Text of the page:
Researchers from Palo Alto Networks uncovered the largest malware attack against iOS devices, and the first attack of its kind to affect non-jailbroken devices on such a large scale. According to the report, there have been 467 infected Mac OS X applications that have been downloaded 356,104 times from the Chinese app store, Maiyadi, since March of this year. This malware is called WireLurker and is described as a "new era in OSX and iOS malware" by the researchers who discovered it.
The way this malware works is by infecting users' Macs when they download an infected app from the Maiyadi app store and then connect their iPad or iPhone to the Mac through a USB cable.
After the two are connected, the Trojan installs infected iOS apps on the mobile devices through Apple's "Enterprise Provisioning Profile" feature, which is normally used by businesses to install apps on their employees' devices.
In this case, however, the feature was used to allow the malware to bypass the iPhone or iPad's security. The user would still have to agree to use the app, but once he or she would click on "continue," the infected app would be installed.
"WireLurker is unlike anything we've ever seen in terms of Apple iOS and OS X malware," said Ryan Olson, Palo Alto Network's intelligence director."The techniques in use suggest that bad actors are getting more sophisticated when it comes to exploiting some of the world's best-known desktop and mobile platforms."
The researchers said that the malware was able to steal "a variety of information" from the mobile devices, including phone numbers from the Contact app and the user's Apple ID. The malware would also repeatedly make requests to the attacker's command-and-control server.
Apple has already issued a statement about this attack:
"We are aware of malicious software available from a download site aimed at users in China, and we've blocked the identified apps to prevent them from launching," it said."As always, we recommend that users download and install software from trusted sources."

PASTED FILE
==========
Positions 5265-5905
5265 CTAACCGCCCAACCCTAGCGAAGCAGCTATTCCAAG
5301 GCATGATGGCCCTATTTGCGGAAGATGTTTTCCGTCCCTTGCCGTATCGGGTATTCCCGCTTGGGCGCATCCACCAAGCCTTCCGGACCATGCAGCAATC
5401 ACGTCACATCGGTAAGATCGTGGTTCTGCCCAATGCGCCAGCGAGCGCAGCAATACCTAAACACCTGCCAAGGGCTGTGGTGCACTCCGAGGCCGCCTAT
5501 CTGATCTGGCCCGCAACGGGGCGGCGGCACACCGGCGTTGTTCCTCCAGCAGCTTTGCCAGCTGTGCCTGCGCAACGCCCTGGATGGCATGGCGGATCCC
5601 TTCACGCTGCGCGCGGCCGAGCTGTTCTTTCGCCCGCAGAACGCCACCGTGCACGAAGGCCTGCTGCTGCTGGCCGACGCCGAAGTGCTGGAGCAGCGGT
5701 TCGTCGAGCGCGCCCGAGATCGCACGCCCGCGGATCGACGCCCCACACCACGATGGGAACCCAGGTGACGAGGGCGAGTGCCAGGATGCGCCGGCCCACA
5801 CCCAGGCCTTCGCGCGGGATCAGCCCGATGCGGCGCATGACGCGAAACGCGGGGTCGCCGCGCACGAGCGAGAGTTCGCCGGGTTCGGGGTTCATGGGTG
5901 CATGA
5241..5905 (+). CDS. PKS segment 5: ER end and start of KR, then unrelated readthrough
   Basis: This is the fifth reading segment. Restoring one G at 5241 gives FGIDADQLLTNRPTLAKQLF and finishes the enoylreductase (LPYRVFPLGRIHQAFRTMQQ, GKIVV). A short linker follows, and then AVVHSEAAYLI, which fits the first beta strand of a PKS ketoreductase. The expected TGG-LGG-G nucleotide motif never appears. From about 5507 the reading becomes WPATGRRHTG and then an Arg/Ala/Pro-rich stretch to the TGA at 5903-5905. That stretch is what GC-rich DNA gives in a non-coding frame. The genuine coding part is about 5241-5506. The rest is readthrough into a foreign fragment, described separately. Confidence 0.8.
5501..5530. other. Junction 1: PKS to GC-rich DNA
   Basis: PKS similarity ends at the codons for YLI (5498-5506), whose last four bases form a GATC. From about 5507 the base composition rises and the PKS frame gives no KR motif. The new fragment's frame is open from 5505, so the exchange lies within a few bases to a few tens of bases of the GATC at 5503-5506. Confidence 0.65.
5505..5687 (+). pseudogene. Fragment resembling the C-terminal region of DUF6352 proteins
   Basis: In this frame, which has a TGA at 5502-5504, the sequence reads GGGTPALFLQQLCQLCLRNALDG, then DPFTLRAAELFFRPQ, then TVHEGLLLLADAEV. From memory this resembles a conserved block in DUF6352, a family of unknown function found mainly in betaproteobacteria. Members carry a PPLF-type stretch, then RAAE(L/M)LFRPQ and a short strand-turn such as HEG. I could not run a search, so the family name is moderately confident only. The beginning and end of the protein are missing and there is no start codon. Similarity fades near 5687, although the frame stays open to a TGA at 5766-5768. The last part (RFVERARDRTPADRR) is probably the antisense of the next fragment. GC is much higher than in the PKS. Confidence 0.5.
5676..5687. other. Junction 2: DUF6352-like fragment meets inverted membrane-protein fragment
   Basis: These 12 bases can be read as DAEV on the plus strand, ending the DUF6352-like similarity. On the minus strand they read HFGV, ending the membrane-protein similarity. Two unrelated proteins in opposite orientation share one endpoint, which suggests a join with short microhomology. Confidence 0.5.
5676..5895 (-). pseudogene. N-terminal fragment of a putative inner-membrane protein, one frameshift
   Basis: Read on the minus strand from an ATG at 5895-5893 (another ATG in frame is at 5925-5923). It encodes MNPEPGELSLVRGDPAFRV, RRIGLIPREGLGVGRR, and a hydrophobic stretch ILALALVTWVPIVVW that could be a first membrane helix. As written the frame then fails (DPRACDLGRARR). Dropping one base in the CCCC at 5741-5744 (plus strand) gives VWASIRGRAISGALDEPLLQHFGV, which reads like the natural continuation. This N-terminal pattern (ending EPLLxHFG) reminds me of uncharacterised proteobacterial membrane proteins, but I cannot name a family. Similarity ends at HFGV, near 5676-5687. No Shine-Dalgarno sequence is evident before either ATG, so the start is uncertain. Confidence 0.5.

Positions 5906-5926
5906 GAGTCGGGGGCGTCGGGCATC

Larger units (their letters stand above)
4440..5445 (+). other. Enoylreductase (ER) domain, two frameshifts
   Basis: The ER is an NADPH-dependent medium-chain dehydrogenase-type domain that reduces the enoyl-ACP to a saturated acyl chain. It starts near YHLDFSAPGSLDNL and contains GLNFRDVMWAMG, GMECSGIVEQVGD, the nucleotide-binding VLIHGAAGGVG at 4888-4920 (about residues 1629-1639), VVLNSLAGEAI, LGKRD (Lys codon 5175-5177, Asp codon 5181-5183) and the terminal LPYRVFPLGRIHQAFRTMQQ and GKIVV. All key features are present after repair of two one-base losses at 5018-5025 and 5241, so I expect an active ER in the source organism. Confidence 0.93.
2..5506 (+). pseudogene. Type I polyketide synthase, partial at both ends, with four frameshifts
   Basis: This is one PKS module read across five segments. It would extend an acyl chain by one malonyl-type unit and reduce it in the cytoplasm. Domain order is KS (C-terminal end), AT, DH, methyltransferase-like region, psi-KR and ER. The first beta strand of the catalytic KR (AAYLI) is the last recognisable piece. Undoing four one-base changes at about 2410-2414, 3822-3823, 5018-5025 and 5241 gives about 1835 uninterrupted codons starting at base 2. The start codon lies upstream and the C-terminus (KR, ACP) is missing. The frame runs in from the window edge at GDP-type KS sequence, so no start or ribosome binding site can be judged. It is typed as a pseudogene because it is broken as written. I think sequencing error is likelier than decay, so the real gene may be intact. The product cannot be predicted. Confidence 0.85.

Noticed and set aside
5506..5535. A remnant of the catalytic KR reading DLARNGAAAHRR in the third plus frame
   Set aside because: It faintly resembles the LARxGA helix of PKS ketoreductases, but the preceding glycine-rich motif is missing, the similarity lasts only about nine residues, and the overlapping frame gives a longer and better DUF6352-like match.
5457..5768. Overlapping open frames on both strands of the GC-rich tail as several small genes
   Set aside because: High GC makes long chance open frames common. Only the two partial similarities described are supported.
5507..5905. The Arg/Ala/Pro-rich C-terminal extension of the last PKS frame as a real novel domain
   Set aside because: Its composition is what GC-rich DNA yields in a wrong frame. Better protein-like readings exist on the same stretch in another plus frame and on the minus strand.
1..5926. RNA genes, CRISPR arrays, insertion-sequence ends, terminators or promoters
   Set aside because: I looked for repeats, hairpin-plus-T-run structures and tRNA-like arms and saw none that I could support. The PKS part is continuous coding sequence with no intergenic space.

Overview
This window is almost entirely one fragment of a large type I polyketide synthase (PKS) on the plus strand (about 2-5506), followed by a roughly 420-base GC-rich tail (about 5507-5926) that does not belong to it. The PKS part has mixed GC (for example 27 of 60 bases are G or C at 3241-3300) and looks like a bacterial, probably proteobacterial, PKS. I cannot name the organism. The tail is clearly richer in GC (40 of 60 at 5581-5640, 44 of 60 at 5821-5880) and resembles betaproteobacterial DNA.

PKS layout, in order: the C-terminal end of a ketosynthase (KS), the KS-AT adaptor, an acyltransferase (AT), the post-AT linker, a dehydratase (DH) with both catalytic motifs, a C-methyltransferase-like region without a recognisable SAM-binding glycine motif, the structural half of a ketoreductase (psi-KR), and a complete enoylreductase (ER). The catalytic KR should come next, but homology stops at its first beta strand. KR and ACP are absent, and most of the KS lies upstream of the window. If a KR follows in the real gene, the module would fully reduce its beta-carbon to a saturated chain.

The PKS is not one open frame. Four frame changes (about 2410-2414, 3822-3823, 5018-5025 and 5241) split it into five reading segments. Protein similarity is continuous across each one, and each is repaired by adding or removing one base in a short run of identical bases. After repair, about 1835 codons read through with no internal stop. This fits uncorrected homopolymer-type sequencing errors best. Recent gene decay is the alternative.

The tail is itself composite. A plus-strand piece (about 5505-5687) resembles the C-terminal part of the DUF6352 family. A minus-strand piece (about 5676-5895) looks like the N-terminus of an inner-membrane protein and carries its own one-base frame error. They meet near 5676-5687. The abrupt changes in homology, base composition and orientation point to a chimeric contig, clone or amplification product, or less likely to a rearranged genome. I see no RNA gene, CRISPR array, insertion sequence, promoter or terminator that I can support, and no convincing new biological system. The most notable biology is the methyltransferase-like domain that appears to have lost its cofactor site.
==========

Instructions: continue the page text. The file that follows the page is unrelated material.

The bad news is that it seems Apple only blocked the infected apps, but at best that's a short term solution. Apple will need to send an update to iOS that further restricts the use of Enterprise Provisioning Profile in consumer iPhones and iPads so that the devices won't be able to install such infected apps anymore.
Because Apple doesn't have such a solution out yet, it's unclear whether this could fix the malware problem for the jailbroken devices, too. iOS devices that are jailbroken are usually much more vulnerable to infection because the user has administrator privileges, which means the attackers do, too.
To minimize the effect of this malware, the researchers who uncovered it recommended that the users:
Do not download Mac apps from third-party storesDo not jailbreak iOS devicesDo not connect their iOS devices to untrusted computers and accessories, either to copy information or charge the machinesDo not accept requests for a new "enterprise provisioning profile" unless it comes from an authorized party, for example the employer's IT department
The past few months have not been good to Apple from a security point of view. From the hacking of celebrity iCloud accounts, to having Chinese users' traffic intercepted by the Chinese government, to this rather widespread malware infection of non-jailbroken iOS devices, it's becoming clear that increasingly more attackers are attempting to infect or hack Apple devices.
Despite all of the security checks Apple has implemented in its hardware and software, it was only a matter of time before malicious hackers would turn their attention to iOS and Macs, given the rising popularity of these devices, globally. Apple may be able to fix these issues as quickly as they appear, but they can't put the cat back in the bag. More hackers have their eyes on Apple's devices now, and there's little doubt that there will be more such attacks in the future.
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"Hey - can I borrow your charger?"
"Wow, you've gotta try these speakers!"
I suspect that accessory-to-phone infection is limited to those devices that have some type of writable memory and/or built-in processor.
USB 4.0 spec needs a "power only" mode modification so that you can definitively disable unwanted data connections.